Size Doesn’t Matter (44): Mini Reviews by a Lazy BloggerKingdom of Ashes by Rhiannon Thomas
Series: A Wicked Thing #2
Published by HarperTeen on February 23, 2016
Genres: Fantasy, Fairy Tales, Retelling, Romance
Pages: 368
Format: Hardcover
Source: Gifted
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Asleep for a hundred years, awoken by a kiss. Aurora’s life was supposed to be a fairytale.

But since discovering that loyalty to the crown and loyalty to her country are two very different things, Aurora knows she can only dream of happily ever after. Once the enchanted princess, savior of her people, she is now branded a traitor.

Aurora is determined to free her home from the king’s tyrannical rule, even if it means traveling across the sea to the kingdom of the handsome and devious Prince Finnegan—someone who seems to know far more about her magic than he should. However, Finnegan’s kingdom has perils of its own, and any help he gives Aurora will come at a price.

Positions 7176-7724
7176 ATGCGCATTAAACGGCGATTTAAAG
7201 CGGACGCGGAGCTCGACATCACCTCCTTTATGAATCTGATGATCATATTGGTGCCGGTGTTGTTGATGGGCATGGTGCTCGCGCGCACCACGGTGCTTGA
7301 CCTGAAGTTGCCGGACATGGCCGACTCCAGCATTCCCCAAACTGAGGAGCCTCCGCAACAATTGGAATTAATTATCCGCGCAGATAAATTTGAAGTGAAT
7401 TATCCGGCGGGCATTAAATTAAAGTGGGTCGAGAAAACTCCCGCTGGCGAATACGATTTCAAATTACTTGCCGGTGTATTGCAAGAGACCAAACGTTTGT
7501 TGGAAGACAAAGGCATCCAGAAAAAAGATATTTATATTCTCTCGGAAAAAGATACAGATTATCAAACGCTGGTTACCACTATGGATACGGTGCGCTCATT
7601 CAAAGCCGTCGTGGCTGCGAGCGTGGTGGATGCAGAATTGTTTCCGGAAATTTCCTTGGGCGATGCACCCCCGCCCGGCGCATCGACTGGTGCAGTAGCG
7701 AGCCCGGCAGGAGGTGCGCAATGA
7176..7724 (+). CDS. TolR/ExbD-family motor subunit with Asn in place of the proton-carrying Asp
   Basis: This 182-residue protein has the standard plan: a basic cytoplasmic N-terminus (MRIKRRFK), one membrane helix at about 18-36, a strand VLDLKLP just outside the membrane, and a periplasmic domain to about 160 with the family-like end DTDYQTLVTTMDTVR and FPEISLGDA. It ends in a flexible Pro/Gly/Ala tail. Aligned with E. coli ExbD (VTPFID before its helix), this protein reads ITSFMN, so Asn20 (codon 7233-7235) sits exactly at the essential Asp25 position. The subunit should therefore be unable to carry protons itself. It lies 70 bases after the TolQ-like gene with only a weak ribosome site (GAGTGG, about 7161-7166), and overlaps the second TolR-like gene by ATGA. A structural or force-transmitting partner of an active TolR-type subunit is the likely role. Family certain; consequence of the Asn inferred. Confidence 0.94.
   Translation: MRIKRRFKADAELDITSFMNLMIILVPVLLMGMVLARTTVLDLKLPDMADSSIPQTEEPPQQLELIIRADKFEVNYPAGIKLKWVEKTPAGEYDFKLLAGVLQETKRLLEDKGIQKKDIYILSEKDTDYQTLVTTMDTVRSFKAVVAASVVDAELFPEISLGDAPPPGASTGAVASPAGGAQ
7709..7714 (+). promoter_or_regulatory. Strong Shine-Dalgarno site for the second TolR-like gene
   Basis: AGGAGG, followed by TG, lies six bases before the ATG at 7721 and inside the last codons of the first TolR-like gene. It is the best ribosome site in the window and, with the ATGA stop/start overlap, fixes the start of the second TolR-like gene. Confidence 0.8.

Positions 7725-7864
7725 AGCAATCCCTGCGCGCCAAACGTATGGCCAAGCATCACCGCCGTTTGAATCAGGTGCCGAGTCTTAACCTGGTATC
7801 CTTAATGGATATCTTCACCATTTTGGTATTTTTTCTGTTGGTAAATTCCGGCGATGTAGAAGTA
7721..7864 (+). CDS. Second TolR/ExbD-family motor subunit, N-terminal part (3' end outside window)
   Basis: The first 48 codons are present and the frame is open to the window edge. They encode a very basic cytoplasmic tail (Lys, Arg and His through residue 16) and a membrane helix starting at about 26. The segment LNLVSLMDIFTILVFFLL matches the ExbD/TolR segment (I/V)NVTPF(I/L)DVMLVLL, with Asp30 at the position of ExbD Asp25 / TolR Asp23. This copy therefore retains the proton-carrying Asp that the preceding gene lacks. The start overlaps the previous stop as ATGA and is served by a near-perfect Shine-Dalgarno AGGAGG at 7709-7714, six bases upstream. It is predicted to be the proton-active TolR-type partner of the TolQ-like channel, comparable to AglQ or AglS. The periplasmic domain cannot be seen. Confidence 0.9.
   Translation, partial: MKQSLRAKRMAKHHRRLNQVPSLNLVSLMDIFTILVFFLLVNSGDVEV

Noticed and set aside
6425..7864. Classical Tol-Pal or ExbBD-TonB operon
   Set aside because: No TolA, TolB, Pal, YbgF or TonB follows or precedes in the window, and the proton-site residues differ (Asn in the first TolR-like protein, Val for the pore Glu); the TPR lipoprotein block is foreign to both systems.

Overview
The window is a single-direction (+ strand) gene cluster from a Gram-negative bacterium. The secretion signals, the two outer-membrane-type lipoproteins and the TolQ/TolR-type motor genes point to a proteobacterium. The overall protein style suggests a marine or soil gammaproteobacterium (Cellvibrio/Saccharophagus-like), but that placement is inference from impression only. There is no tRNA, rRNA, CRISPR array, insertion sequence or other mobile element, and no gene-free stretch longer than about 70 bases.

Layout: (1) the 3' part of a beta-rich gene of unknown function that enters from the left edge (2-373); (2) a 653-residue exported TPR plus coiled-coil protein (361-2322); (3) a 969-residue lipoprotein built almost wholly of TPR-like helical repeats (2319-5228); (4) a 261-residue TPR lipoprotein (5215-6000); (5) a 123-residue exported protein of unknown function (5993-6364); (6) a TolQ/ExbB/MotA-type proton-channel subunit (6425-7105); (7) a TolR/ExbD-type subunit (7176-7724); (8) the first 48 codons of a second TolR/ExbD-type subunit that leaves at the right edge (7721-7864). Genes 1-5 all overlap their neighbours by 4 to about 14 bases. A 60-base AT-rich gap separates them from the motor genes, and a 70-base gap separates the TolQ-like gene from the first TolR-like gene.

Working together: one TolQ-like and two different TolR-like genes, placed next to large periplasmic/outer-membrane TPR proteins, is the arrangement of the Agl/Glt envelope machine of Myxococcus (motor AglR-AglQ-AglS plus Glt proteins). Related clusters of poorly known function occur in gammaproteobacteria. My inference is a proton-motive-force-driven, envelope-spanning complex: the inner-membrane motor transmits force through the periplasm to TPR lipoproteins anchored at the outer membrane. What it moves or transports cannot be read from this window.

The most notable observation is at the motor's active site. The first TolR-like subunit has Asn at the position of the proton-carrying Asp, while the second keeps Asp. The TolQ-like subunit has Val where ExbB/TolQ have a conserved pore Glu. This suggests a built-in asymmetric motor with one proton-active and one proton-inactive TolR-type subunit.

As Aurora and Finnegan work together to harness her power—something so fiery and dangerous that is as likely to destroy those close to Aurora as it is to save them—she begins to unravel the mysteries surrounding the curse that was placed on her over a century before…and uncover the truth about the destiny she was always meant to fulfill.

Brimming with captivating fantasy and life-threatening danger, the sequel to A Wicked Thing takes Sleeping Beauty on an adventure unlike any she’s ever had before.

Kingdom of Ashes was such a surprise as a follow-up to A Wicked Thing. I mean, I liked both, but they’re massively different in tone and pacing. That’s not necessarily a bad thing, but it is very jarring if you’re doing a back-to-back read of the two. Where A Wicked Thing was slowly-paced and thoughtful, Kingdom of Ashes races by with constant action and magic. They’re strong in different ways, and I really appreciate the series, but, yeah, definitely a surprise.